Delaware passes new law allowing student's registered in medical marijuana program to have access to cannabis oils on school property.
A man offers marijuana brownies during a demonstration in front of Mexican Senate building in Mexico City on September 14, 2016. Dozens of young people marched through different streets of the city to demand the approval of the use of marijuana for medicinal and recreational purposes. YURI CORTEZ/AFP/Getty Images

Delaware is making strides in the medical marijuana movement. Gov. Jack Markell signed new legislation allowing qualified medical marijuana patients to access and use cannabis on school grounds, National Reform of Marijuana Laws reported Thursday.

The new measure, Senate Bill 181, will allow caregivers to administer cannabis oils to approved young patients on school grounds, including school buses, preschools, primary and secondary schools. The rule does not allow school nurses or any other school administrators to give a child prescribed cannabis oils. However, parents or legal guardians are authorized to administer the permitted doses of medical marijuana oil to minors.

Marijuana Legality by State | InsideGov

This comes just a few months after Colorado Gov. John Hickenlooper passed “Jack’s Law,” legislation which prevents schools from punishing students or confiscating marijuana products from minors approved for medical marijuana. The rule was pushed by a mother in Denver after her son’s marijuana medicine — which treated his debilitating muscle spasms — was seized by school authorities. After the passing of “Jacks Law,” Colorado now allows caregivers to possess and administer nonsmokable marijuana products to students in need while on school grounds.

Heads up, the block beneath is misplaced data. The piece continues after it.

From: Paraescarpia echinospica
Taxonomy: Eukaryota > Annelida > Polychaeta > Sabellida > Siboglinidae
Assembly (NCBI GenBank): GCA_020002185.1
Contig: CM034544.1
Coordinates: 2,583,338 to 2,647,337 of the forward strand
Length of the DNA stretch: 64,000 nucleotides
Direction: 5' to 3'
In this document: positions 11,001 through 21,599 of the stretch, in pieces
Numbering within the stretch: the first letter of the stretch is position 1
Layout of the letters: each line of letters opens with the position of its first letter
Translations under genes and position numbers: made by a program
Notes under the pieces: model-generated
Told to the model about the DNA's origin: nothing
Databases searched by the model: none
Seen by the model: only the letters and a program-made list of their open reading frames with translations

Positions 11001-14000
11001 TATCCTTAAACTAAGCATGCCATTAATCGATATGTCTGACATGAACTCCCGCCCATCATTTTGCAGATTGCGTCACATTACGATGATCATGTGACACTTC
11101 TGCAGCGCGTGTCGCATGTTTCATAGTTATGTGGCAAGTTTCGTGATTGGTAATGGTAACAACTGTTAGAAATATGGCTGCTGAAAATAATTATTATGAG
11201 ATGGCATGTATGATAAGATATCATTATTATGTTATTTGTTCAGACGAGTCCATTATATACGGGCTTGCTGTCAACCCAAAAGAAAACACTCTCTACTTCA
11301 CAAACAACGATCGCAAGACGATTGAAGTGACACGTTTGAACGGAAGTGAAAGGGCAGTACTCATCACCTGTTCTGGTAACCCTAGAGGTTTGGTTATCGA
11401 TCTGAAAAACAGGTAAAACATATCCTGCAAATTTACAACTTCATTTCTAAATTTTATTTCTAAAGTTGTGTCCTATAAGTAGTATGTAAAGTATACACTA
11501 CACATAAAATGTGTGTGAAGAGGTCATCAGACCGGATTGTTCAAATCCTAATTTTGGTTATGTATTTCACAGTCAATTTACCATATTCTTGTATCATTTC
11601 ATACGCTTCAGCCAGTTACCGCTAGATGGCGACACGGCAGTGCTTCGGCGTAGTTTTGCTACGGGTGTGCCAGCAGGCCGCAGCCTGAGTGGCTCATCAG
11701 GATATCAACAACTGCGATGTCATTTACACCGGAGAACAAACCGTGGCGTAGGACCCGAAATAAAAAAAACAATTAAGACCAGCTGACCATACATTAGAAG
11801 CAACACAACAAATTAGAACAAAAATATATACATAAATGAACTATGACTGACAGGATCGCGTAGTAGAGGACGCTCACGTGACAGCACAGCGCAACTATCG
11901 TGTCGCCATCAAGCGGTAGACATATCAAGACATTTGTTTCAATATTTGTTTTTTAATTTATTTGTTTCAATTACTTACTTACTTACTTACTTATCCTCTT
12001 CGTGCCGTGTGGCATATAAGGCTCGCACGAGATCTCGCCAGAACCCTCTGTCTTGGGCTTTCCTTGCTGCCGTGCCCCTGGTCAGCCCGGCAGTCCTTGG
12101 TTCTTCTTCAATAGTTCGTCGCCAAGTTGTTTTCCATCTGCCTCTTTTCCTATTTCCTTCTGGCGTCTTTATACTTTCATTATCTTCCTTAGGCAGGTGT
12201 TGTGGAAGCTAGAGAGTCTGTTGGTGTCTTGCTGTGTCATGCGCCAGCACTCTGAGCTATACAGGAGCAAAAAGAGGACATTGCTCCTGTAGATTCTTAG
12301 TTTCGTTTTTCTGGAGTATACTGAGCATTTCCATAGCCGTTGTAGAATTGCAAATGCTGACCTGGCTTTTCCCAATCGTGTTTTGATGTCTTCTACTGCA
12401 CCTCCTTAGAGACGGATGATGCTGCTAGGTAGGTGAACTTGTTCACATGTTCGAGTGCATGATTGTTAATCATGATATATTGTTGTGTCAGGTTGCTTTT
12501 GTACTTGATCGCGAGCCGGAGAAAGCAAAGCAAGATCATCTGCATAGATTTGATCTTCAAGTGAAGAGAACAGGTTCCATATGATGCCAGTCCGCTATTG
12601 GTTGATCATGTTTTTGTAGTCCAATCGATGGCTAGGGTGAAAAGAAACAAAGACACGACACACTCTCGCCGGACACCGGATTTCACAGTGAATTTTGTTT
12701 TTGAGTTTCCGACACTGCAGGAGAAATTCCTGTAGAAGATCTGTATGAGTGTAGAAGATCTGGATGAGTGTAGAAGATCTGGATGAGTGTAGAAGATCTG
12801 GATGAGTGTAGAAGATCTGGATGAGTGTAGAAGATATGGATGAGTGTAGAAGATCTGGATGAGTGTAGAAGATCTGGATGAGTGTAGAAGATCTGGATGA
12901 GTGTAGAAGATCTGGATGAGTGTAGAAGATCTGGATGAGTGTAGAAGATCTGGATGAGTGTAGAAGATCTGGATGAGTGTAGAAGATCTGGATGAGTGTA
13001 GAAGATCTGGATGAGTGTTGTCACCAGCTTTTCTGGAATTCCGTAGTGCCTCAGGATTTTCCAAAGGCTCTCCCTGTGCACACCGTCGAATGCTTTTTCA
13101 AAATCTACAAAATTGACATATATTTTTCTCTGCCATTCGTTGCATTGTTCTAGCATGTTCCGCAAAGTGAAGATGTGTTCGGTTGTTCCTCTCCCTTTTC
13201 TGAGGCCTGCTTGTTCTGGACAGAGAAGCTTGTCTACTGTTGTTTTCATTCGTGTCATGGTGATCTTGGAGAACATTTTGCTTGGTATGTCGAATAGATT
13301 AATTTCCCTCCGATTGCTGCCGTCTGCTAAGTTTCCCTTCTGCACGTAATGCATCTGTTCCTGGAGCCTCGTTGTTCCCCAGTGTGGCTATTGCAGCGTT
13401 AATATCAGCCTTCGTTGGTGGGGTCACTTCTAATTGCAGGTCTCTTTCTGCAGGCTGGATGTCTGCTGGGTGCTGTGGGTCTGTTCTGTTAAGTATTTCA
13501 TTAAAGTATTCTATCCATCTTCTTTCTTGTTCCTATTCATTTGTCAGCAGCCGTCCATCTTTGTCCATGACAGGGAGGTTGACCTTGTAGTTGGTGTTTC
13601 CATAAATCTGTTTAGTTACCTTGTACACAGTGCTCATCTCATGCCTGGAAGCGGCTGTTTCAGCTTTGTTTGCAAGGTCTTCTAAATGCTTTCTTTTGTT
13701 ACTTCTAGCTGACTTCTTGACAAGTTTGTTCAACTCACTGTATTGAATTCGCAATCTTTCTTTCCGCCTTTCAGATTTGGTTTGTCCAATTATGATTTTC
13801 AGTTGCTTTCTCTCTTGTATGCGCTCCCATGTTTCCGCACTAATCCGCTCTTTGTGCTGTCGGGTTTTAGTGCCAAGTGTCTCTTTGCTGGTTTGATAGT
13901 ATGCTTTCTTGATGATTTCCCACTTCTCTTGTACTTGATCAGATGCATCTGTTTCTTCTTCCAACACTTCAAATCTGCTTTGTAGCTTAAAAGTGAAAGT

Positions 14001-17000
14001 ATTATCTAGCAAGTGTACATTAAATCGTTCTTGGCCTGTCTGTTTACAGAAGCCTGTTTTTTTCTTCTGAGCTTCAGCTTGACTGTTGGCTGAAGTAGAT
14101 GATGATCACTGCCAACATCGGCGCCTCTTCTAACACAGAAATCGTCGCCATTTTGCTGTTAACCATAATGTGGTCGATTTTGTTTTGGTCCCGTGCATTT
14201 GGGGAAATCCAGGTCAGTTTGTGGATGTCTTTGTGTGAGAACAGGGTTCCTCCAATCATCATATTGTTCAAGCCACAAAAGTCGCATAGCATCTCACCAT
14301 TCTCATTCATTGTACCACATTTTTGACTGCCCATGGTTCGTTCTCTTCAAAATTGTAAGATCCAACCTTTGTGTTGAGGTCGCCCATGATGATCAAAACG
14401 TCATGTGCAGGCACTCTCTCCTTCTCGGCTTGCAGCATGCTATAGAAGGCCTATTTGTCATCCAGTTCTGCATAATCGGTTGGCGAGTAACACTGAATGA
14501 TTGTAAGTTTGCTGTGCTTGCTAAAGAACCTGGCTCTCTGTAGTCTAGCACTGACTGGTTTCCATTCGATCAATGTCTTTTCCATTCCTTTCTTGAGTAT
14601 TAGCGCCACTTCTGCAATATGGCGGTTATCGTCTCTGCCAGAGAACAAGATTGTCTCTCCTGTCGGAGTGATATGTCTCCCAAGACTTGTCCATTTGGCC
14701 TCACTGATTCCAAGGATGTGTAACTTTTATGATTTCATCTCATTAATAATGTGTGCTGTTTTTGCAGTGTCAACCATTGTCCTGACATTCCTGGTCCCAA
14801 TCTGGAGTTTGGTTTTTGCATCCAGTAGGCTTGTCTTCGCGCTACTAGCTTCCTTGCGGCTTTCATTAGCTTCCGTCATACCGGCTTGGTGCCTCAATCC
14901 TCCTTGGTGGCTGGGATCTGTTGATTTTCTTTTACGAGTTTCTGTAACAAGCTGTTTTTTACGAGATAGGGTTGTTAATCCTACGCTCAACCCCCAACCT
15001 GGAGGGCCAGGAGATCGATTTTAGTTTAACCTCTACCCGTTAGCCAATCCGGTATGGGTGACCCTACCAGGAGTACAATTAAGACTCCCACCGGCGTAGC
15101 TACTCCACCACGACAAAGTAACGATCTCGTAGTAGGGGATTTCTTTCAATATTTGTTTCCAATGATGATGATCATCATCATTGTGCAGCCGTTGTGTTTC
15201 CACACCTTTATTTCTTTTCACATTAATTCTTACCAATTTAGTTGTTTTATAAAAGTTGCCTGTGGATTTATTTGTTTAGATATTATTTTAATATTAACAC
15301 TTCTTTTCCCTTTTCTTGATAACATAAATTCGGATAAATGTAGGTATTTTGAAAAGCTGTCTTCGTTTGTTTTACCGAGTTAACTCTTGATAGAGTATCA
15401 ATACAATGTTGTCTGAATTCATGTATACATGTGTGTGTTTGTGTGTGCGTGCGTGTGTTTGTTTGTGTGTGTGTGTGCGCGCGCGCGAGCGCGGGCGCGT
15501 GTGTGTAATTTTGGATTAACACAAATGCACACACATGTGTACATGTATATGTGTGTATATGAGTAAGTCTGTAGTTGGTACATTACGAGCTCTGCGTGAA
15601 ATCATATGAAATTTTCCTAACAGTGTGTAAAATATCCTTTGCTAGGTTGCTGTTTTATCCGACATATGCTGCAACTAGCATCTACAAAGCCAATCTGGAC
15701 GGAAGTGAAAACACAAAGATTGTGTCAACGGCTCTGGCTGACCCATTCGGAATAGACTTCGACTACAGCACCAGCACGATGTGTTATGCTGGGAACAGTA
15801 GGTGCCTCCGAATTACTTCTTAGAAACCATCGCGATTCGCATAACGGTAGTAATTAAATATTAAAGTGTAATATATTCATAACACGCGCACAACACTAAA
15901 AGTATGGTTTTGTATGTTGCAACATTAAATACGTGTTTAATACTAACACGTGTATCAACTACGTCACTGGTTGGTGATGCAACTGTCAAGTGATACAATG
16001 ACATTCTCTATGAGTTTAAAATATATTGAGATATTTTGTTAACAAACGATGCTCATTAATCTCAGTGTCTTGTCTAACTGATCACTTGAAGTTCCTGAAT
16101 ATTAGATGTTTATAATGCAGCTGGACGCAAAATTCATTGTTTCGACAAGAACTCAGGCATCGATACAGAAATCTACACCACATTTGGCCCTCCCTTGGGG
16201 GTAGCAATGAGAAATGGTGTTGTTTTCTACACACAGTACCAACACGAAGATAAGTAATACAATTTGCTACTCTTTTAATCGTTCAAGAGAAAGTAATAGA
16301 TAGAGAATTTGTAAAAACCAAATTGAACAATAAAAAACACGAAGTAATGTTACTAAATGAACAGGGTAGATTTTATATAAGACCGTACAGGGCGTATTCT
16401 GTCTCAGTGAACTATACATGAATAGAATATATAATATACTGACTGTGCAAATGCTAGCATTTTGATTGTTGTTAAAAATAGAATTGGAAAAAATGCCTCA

New Jersey became in 2014 the first state in the nation to adopt a rule that legally allows primary caretakers and guardians to administer medical marijuana on school grounds, school buses or while attending school-sponsored events to children diagnosed with developmental disabilities and are registered patients of the state’s medicinal marijuana program.

New Jersey 16-year-old student Genny Barbour, who suffers from autism, and her parents were the forces behind the bill. Their lawsuit appeal against the Larc School in Bellmawr — where Barbour is a student — reached the state level after her school banned the homemade cannabis oil Barbour’s mother put in her lunch to help with the girl’s severe epilepsy.

Along with Delaware’s new Senate Bill 181, the state has also passed House Bill 400, which makes those suffering from terminal illnesses or specific symptoms related to such illnesses eligible for cannabis therapy.